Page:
Canada: "Today is a bright day for First Nations children"
"Today is a bright day for First Nations children. The evidence of discrimination in the delivery of basic child welfare services, and the terrible consequences for First Nations children will finally be given the serious consideration that it deserves." - Cindy Blackstock, First Nations Child and Family Caring Society
The Federal Court has ruled that the Canadian Human Rights Tribunal was in error when it refused to examine evidence of whether a well-established pattern of federal underfunding of child welfare and child protection services in First Nations reserves is discriminatory.
In doing so, the Court firmly rejected the federal government’s arguments that the issue was effectively outside the scope of the Canadian Human Rights Act.
This may finally clear the way for a full hearing into this landmark case.
In a decision released today, the Court called the Tribunal's handling of the complaint unfair. The Court also said that Tribunal should not have accepted government interpretations of the Human Rights Act that the Court said were “inconsistent with the search for substantive equality.. and Canada’s equality jurisprudence."
The Court has ruled that the substance of the discrimination complaint must now be examined by “a differently constituted panel of the Canadian Human Rights Tribunal.”
The Court also affirmed that the interpretation of Canadian laws, including the Canadian Human Rights Act, should reflect the values and principles of international human rights laws and referred to instruments such as the Convention on the Rights of the Child and the UN Declaration on the Rights of Indigenous Peoples.
The original discrimination complaint was filed more than five years ago by the First Nations Child and Family Caring Society and the Assembly of First Nations.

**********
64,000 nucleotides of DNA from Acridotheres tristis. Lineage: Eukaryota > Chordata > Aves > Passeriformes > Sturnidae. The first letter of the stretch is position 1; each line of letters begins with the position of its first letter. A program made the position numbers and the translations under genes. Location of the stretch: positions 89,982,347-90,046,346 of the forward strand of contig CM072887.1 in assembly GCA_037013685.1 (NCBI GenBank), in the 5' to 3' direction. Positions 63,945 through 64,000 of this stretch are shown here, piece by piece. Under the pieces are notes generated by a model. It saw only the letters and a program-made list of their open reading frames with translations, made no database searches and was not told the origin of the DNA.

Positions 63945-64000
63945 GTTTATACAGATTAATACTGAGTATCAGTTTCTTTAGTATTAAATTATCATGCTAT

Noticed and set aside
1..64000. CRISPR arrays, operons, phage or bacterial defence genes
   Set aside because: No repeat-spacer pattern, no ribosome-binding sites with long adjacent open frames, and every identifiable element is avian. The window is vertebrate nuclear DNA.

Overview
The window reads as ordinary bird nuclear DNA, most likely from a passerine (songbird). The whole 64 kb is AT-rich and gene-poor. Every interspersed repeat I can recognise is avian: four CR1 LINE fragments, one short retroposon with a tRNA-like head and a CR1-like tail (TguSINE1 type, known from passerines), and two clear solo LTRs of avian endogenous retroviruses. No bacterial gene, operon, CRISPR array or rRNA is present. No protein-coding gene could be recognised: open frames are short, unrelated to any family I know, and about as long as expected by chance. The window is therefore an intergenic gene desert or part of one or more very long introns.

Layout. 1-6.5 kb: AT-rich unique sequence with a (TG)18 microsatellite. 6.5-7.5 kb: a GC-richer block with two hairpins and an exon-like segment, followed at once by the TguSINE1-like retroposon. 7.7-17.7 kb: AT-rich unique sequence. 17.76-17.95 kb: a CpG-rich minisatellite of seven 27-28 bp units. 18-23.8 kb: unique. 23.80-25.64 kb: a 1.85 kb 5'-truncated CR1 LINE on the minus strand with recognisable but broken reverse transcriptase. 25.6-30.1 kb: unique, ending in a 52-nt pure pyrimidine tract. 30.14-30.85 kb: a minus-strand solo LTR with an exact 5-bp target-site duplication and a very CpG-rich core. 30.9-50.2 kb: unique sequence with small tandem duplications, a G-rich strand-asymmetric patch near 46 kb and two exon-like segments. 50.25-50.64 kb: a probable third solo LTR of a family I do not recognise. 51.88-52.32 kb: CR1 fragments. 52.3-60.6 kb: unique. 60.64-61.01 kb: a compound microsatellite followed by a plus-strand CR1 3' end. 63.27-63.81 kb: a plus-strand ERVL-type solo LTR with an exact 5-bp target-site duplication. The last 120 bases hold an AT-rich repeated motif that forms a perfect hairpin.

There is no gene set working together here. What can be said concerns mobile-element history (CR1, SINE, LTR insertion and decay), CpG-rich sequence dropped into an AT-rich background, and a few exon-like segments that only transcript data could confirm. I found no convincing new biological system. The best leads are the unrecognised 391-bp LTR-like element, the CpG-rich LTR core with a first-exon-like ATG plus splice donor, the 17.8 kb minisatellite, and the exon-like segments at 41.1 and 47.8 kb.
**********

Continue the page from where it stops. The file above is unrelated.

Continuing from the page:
The Federal Court decision summarized the case in this way:
"The Government of Canada funds child welfare services for First Nations children living on reserves. The provinces fund child welfare services for all other Aboriginal and non-Aboriginal children. The First Nations Child and Family Caring Society and the Assembly of First Nations filed a human rights complaint … in which they allege that the Government of Canada under-funds child welfare services for on-reserve First Nations children. They say that the result of this under-funding is that the level of some of the services provided for these children is inadequate, and that other child welfare services otherwise available to Canadian children are not available to First Nations children living on reserves. The complainants allege that this amounts to discrimination in the provision of services customarily available to the public on the grounds of race and national or ethnic origin."
The Federal Court has instructed the Tribunal to begin hearings as soon as possible into the substance of this complaint.